Given these facts, the court concludes that:

As of January 2016 Ms. Walton was well aware that she had earned approximately $525,000 from her consulting work, and even a cursory review of her return would have revealed the omission of $169,426—over 32% of her total nonemployee compensation for that year.

The traditional three factor analysis stated by the courts does not include this additional factor that the taxpayer actually reviewed the tax return. The conclusion in this case seems to add a fourth element to the traditional three factor analysis for the defense for reasonable reliance on a tax advisor.

What Level of Review is Required?

This raises questions as to what level of review is required? How thorough does the review have to be? This case suggests that “skimming” a tax return is insufficient.

It would seem that the review would need to rise to the level that large errors would be noticed. The courts have not imposed penalties where the amounts are smaller in comparison to the taxpayers overall income and/or the error is not evident on the face of the tax return (such as in the case of a complex tax position or voluminous tax return). This is even true if the taxpayer prepared her tax return herself and made a mistake in reporting the income.

The Elaine v. Commissioner, T.C. Memo. 2017-3, case provides an example of this. In Elaine, the taxpayer failed to report $11,000 of her IRA distribution. The court applied the “honest mistake” line of cases to conclude that no penalty was warranted.

The Takeaway

Those seeking to have the substantial understatement penalties abated should document the level of and efforts to review their tax returns prior to filing. The larger the understatement, the more thorough the review should be. This should show that the taxpayer did more than “skim” the tax return. This review should also be done before the tax return is filed.

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1 comment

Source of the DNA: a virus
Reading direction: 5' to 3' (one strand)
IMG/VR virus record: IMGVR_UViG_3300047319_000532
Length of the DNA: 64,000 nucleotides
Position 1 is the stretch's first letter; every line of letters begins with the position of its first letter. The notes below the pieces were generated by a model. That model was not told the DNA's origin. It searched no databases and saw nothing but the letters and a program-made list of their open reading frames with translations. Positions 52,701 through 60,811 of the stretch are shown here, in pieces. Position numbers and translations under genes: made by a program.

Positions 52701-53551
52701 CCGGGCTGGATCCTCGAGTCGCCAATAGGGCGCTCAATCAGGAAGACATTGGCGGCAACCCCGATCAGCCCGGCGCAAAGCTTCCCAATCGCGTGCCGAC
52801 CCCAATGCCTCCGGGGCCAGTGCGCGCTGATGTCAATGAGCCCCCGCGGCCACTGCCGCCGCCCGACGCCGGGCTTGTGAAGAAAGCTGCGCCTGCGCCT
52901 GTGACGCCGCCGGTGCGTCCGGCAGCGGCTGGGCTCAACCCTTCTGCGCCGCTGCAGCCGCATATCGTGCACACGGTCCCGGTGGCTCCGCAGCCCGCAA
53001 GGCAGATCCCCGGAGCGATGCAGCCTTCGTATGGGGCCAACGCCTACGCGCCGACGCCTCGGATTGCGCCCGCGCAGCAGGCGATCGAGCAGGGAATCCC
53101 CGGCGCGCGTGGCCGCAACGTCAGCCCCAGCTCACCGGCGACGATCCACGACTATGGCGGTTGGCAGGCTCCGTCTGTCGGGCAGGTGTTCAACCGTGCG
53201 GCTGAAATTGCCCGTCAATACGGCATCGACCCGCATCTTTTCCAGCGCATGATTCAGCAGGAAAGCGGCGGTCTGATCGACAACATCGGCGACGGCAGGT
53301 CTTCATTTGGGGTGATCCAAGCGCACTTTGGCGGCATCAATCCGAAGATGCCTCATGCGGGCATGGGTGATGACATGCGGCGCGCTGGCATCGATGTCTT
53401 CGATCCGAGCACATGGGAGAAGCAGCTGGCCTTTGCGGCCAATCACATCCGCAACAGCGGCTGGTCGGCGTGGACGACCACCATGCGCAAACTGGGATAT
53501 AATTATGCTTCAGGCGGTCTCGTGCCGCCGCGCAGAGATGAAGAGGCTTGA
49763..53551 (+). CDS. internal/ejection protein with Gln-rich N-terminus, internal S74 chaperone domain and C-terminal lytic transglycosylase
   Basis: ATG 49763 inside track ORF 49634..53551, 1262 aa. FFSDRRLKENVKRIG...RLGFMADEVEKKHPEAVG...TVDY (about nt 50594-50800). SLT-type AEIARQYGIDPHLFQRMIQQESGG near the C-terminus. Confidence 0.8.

1. It seems to me that failing to notice that a third of the taxpayer’s earnings weren’t included on the return justifies a 20% penalty – even if the criteria for the substantial understatement penalty weren’t satisfied, the same result should apply under the negligence penalty. On the other hand, in many cases the Government argues that the taxpayer has “constructive knowledge” of everything on the return because of the statement above the signature that the taxpayer declares under penalties of perjury that he/she has examined the return (including schedules) everything is true and correct etc. Too many courts have accepted this argument and imposed penalties for failing to read fairly obscure questions and instructions on various lines of the returns. I think it’s unreasonable to impose penalties based on this “jurat” [as they call it] by finding “constructive knowledge” in cases where it’s pretty clear that even the average sophisticated taxpayer wouldn’t read every line and every instruction of every page and schedule. But in the case described, I think it’s reasonable to ask the taxpayer to notice that the preparer failed to include such a large portion of income that the taxpayer reported to the preparer. If the preparer went ahead and filed the return despite the info from the taxpayer about the larger income received – and especially if the preparer didn’t send the taxpayer a copy of the return as prepared before the taxpayer signed the authorization for e-filing – maybe the taxpayer has a valid claim against the preparer for restitution for the penalty, based on a malpractice theory. Just my reaction without reading the opinion. The story is a good one to share, because most taxpayers probably aren’t familiar with the many different kinds of accuracy-related penalties that the IRS can assert.